By David Beasley
ATLANTA (Reuters) - Buzz is building around the largest lottery jackpot in world history -- now up to $640 million -- ahead of the Mega Millions drawing taking place in Atlanta late Friday night.
Buyers have lined up this week in 42 U.S. states, the District of Columbia and the U.S. Virgin Islands to purchase $1 tickets for the Mega Millions lottery.
In most participating states, tickets will be on sale Friday until 10:45 p.m. EST, lottery officials said. The drawing will be held in Atlanta at 11 p.m. EST.
Odds of winning the entire jackpot are 175 million to one, said Margaret DeFrancisco, president and chief executive of the Georgia Lottery Corporation.
If a single ticket matches all six winning numbers, the player would receive either a one-time payment of $462 million or the full jackpot in 26 annual installment payments.
If there are multiple winning tickets, the winnings will be split equally among the lucky customers.
"There is a tremendous amount of buzz and excitement," DeFrancisco said on Friday.
The previous largest Mega Millions jackpot was $390 million in 2007, which was split between two ticket holders in Georgia and New Jersey.
It will be early Saturday morning before lottery officials verify whether there are any winning tickets, according to the Mega Millions website.
About half the lottery money goes back to ticket holders in the form of winnings, 35 percent to state governments and 15 percent to retailer commissions and lottery operating expenses.
If no one wins on Friday night, the jackpot will grow to $975 million. Lottery officials are considering moving the next drawing after Friday to Times Square in New York City as the anticipation and jackpot build, DeFrancisco said.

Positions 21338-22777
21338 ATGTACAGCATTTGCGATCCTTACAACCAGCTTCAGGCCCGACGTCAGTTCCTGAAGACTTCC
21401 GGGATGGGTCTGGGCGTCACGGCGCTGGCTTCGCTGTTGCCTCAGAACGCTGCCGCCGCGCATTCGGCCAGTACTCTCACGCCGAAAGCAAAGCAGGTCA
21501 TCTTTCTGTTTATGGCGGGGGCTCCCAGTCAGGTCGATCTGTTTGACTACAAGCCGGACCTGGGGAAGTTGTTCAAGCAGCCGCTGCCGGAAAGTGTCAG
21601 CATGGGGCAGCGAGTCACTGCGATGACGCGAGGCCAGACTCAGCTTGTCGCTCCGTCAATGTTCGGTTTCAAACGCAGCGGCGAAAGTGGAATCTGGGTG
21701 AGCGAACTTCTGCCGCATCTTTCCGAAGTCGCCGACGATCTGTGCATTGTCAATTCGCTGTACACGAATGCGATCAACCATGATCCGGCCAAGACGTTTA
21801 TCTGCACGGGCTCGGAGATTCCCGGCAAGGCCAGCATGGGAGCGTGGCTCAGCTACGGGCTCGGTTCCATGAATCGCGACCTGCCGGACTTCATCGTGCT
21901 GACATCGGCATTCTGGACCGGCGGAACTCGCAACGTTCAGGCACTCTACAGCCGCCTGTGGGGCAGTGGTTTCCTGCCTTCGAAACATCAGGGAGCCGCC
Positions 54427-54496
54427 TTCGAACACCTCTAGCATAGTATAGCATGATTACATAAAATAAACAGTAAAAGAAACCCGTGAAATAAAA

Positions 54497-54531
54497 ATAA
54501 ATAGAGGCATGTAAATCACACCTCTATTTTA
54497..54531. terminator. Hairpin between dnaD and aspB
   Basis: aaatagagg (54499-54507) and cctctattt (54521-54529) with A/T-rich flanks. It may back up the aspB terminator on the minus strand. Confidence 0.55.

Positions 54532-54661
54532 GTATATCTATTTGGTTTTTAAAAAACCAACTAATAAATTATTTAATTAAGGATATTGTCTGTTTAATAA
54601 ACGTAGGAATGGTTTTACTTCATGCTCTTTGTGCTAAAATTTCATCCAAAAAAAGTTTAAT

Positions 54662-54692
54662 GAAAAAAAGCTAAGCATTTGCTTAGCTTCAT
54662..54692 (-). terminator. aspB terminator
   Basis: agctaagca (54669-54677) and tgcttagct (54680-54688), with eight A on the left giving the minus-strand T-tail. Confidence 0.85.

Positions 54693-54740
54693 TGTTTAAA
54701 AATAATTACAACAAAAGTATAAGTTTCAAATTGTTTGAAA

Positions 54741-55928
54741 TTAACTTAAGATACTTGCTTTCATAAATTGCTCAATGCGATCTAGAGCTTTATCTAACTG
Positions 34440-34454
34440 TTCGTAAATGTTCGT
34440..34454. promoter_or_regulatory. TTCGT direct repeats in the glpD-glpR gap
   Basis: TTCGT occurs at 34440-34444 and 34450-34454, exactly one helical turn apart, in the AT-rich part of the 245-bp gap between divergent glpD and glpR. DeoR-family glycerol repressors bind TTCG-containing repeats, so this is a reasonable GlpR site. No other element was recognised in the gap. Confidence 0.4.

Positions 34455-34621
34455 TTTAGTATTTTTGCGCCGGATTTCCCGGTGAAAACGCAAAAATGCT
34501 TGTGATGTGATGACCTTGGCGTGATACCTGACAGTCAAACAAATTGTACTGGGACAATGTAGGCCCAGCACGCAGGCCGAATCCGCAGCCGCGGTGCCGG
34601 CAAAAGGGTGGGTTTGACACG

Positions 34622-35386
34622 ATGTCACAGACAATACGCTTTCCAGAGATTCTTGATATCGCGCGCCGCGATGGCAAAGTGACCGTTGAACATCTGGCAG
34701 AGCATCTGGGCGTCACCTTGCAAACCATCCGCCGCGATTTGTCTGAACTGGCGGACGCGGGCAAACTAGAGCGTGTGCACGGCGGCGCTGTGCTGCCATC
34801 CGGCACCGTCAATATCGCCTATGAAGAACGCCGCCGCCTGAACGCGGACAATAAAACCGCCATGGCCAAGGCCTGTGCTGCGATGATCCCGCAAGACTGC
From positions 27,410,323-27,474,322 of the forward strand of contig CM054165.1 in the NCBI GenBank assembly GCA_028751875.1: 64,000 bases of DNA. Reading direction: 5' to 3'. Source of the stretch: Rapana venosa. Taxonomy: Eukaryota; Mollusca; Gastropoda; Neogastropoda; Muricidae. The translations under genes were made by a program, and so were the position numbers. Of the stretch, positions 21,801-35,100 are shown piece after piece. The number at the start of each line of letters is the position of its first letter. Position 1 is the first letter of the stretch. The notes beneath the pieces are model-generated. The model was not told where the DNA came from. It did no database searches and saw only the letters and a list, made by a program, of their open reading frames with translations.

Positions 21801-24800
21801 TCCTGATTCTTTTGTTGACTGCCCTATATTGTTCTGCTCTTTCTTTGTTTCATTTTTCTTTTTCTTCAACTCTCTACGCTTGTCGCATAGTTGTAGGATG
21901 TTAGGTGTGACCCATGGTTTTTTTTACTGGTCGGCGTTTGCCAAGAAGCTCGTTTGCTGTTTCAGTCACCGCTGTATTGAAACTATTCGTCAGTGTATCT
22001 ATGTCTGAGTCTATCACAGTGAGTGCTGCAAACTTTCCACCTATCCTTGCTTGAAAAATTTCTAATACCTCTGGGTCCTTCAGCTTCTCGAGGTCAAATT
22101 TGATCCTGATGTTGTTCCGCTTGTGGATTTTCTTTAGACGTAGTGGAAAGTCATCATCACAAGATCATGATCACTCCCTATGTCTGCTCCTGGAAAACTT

The mood was light among a dozen people lined up to buy tickets at a Shell convenience store in Westminster, Colorado, a Denver suburb, as people chatted about the huge jackpot.
"I'm going to pay off my law school loans," said one woman. Another woman said she drove to Colorado from her home in Wyoming to buy tickets because the Mega Millions game isn't available there.
LONG LINES, HIGH HOPES
Outside the store, Arlene Heisick said she buys Mega Millions tickets for her husband and his fellow office workers for a pool.
"If we win, I'll pay off everything for my family, then I want to help out the schools because they need it," she said.
Amber Tate-Bird, who buys Mega Millions tickets about once a month, laughed when asked what she would do with the windfall should she win.
"I'm going to pay off all my bills, set up a college fund for my sons, and after that, who knows?" she said.
Tim Schnabel, a marriage and family therapist in Monroe, Georgia, said he had bought 25 Mega Millions tickets and planned to establish a foundation to help improve parenting skills if he were to win.
"When it gets to astronomical sums that we're looking at now, not only would it change my life, but it will change the lives of everyone around me," Schnabel said.
In Oregon, 38-year-old software consultant Mark Hacking said he had just returned from a business trip to Massachusetts, where he bought three tickets.
"They have a lot of winners there," Hacking said. He was picking up another two at the Portland 7-11. If he wins, "I'd never work another day in my life. And then I'd donate the rest to the Humane Society and other animal causes."
In Idaho, a line of ticket buyers began forming Thursday outside the Corner Store, a neighborhood grocery and lottery vendor in the remote mountain town of Salmon. Monique White, store assistant, said lottery ticket purchases in recent days had made up 50 percent of gross sales, up from a daily average of 10 percent. "The thing that's shocked us is these people are playing $30, $60 and $100 at a time," White said on Friday. "We're printing up hundreds of tickets a day." Bebe Dodds, an escrow officer at a local title company, took advantage of a lull in the line on Friday to buy dozens of Mega Millions tickets in hopes of funding a new school complex to replace the community's aging elementary and middle schools. "I'd also like to get Salmon a community auditorium or theater for arts performances. I'd spend local," she said.
(Additional reporting by Teresa Carson in Portland, Keith Coffman in Denver and Laura Zuckerman in Idaho; Editing By Colleen Jenkins, Dan Whitcomb, Paul Thomasch and Cynthia Johnston)